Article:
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Story highlights

In London borough of Havering, 70% voted to Leave EU

Leave voters in the borough have reacted angrily to high court ruling

(CNN) —  

Britain’s divorce from the European Union got a whole lot messier on Thursday, when the High Court ruled members of parliament must vote on the process.

The ruling means Prime Minister Theresa May’s government will now need MPs’ approval before triggering Article 50 – the mechanism for Britain leaving the EU.

The ruling could give the 48% of British voters who wanted to remain in the EU a greater voice in Brexit plans. But what do the 52% who voted Leave think about it?

CNN spoke to Brexiteers in Havering, a London borough where 70% of people voted to exit the EU, making it one of the places with the highest percentage of Leave voters across the UK.

Here’s what they said.

Disillusioned: The small business owner

Graeme Gibbons, 50, owner of Penny’s household goods stall in Romford Market for 25 years.

"This ruling makes us look stupid in the world -- and we're not," said Graeme Gibbons.
Sheena McKenzie/CNN
"This ruling makes us look stupid in the world -- and we're not," said Graeme Gibbons.

“People voted for Brexit in good faith and now they’re being told that it may not go ahead – so I think they’ll be feeling pretty disillusioned and cheated,” said Graeme Gibbons, who voted for “Leave.”

“What’s the point in having a referendum if they’re just going to overrule it anyway?”

Gibbons warned that the sense of injustice among Leave voters could also play into the hands of right-wing parties such as UKIP, which campaigned heavily for tighter immigration controls.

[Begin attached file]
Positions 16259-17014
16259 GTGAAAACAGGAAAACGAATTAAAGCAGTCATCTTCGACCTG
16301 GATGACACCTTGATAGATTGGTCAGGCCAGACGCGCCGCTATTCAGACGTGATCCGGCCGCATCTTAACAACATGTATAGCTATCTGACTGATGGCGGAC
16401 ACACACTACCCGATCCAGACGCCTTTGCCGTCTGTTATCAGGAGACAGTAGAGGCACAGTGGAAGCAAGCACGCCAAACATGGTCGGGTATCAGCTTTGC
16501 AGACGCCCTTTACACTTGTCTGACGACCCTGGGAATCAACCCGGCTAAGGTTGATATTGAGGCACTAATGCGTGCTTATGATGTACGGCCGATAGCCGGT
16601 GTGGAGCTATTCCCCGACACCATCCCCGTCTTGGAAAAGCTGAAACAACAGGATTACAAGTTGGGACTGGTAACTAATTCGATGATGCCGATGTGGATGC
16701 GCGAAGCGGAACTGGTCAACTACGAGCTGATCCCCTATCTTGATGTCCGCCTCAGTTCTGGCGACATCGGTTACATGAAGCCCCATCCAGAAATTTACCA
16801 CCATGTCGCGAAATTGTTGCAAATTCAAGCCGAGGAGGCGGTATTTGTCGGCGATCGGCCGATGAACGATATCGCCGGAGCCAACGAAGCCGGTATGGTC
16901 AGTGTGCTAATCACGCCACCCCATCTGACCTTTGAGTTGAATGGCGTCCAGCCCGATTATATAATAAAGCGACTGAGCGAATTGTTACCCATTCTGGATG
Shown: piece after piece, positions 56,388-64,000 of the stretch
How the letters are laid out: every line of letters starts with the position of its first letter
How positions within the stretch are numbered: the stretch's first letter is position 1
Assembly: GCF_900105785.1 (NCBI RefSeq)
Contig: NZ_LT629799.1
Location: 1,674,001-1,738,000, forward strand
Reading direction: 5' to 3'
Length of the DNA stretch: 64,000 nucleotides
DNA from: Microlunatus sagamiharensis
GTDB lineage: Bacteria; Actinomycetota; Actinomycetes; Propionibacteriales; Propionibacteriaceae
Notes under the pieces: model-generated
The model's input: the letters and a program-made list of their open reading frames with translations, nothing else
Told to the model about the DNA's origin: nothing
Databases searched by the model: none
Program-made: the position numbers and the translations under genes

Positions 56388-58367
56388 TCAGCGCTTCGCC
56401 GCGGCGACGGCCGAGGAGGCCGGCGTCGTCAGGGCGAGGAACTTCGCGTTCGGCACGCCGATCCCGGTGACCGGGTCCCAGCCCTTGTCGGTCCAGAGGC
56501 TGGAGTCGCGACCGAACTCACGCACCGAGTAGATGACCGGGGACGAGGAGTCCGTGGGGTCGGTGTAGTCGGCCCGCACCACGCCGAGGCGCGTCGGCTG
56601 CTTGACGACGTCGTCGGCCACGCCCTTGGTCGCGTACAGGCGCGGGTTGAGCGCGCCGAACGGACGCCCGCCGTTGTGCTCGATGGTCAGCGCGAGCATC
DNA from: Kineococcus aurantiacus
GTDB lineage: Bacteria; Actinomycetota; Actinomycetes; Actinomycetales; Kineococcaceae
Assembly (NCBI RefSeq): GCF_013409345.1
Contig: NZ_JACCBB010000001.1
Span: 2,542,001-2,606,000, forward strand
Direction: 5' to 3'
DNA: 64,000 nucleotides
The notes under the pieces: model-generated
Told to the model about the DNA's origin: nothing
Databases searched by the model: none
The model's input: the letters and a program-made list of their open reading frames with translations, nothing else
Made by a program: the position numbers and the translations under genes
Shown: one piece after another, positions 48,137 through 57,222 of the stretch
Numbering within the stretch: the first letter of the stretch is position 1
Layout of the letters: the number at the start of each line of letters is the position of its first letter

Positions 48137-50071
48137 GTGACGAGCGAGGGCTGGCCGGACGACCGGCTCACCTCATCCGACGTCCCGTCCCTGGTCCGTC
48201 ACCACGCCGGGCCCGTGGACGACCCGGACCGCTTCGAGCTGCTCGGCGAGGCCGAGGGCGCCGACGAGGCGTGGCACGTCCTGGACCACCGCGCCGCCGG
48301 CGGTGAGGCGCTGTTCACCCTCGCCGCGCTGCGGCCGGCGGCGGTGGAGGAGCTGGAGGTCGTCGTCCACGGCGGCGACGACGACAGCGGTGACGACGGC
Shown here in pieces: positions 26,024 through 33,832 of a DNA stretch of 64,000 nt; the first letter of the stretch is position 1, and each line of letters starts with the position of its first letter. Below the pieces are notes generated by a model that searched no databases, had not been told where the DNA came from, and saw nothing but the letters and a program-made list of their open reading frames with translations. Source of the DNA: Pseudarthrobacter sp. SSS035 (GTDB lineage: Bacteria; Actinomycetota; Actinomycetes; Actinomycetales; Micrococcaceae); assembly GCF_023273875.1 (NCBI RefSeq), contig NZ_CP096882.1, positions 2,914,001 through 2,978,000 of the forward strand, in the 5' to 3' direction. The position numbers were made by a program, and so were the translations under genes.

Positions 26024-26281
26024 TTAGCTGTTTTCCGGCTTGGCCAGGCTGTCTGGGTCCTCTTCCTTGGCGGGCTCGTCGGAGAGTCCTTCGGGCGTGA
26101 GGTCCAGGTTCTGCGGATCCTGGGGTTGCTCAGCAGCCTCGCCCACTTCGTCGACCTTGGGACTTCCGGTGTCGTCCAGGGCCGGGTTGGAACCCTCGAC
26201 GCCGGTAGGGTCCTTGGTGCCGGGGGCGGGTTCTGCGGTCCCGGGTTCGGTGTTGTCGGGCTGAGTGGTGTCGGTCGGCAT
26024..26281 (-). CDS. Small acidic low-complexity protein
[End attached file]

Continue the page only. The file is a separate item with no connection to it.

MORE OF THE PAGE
“If we vote in a certain way and it’s taken away from us, parties such as UKIP could really capitalize on that sense of dissatisfaction,” he said.

“The majority of people voted to leave, it cost a lot of money to hold the referendum, and now they’ll be asking, ‘What’s the point?’”

Disappointed and angry: The clothes vendor

Tony Geary, 49, chairman of the Romford Market Traders Association.

"We've already been asked the question, the public have made the decision," said Tony Geary.
"We've already been asked the question, the public have made the decision," said Tony Geary.

“I voted to get out of the EU,” said clothing store owner Tony Geary. “And there was no suggestion that we’d need to go through parliament to get all the necessary boxes ticked before that happened.”

“As a small business owner I believed Brexit would be best for my country, and I want the government to fulfill what I’ve asked them to do.”

Geary added that it wasn’t just Leave voters in Havering who would be feeling disappointed by the court ruling – but the majority of the country.

“The referendum was: ‘Do we stay or do we go?’” he said.

“Not: ‘Let’s decide and then we’ll get the courts to rule on it and put it another way.’”

Confident Brexit will go ahead: The fishmonger

Dave Crosbie, 58, owner of “The Better Plaice” seafood stall in Romford Market.

"Theresa May is the one in the know. If she's saying March 2017, then you've got to stick to that."
Sheena McKenzie/CNN
"Theresa May is the one in the know. If she's saying March 2017, then you've got to stick to that."

“We voted to come out of the EU, so they can’t really go against that, can they?” said Dave Crosbie, who believes parliament will keep to Prime Minster Theresa May’s deadline for triggering Article 50.

“As long as they stick to the March 2017 date, and don’t try and do a backdoor turnaround, I don’t think it’ll make a huge difference.”

Crosbie says he voted to Leave the EU partly because of high levels of immigration – and hopes any Brexit deal would honor those concerns.

“Tighter immigration control and control over our armed forces – those things are not negotiable,” he said.

“At the end of the day it’s the people that voted on it – so I would hope parliament is fair and gives us voters what we want.”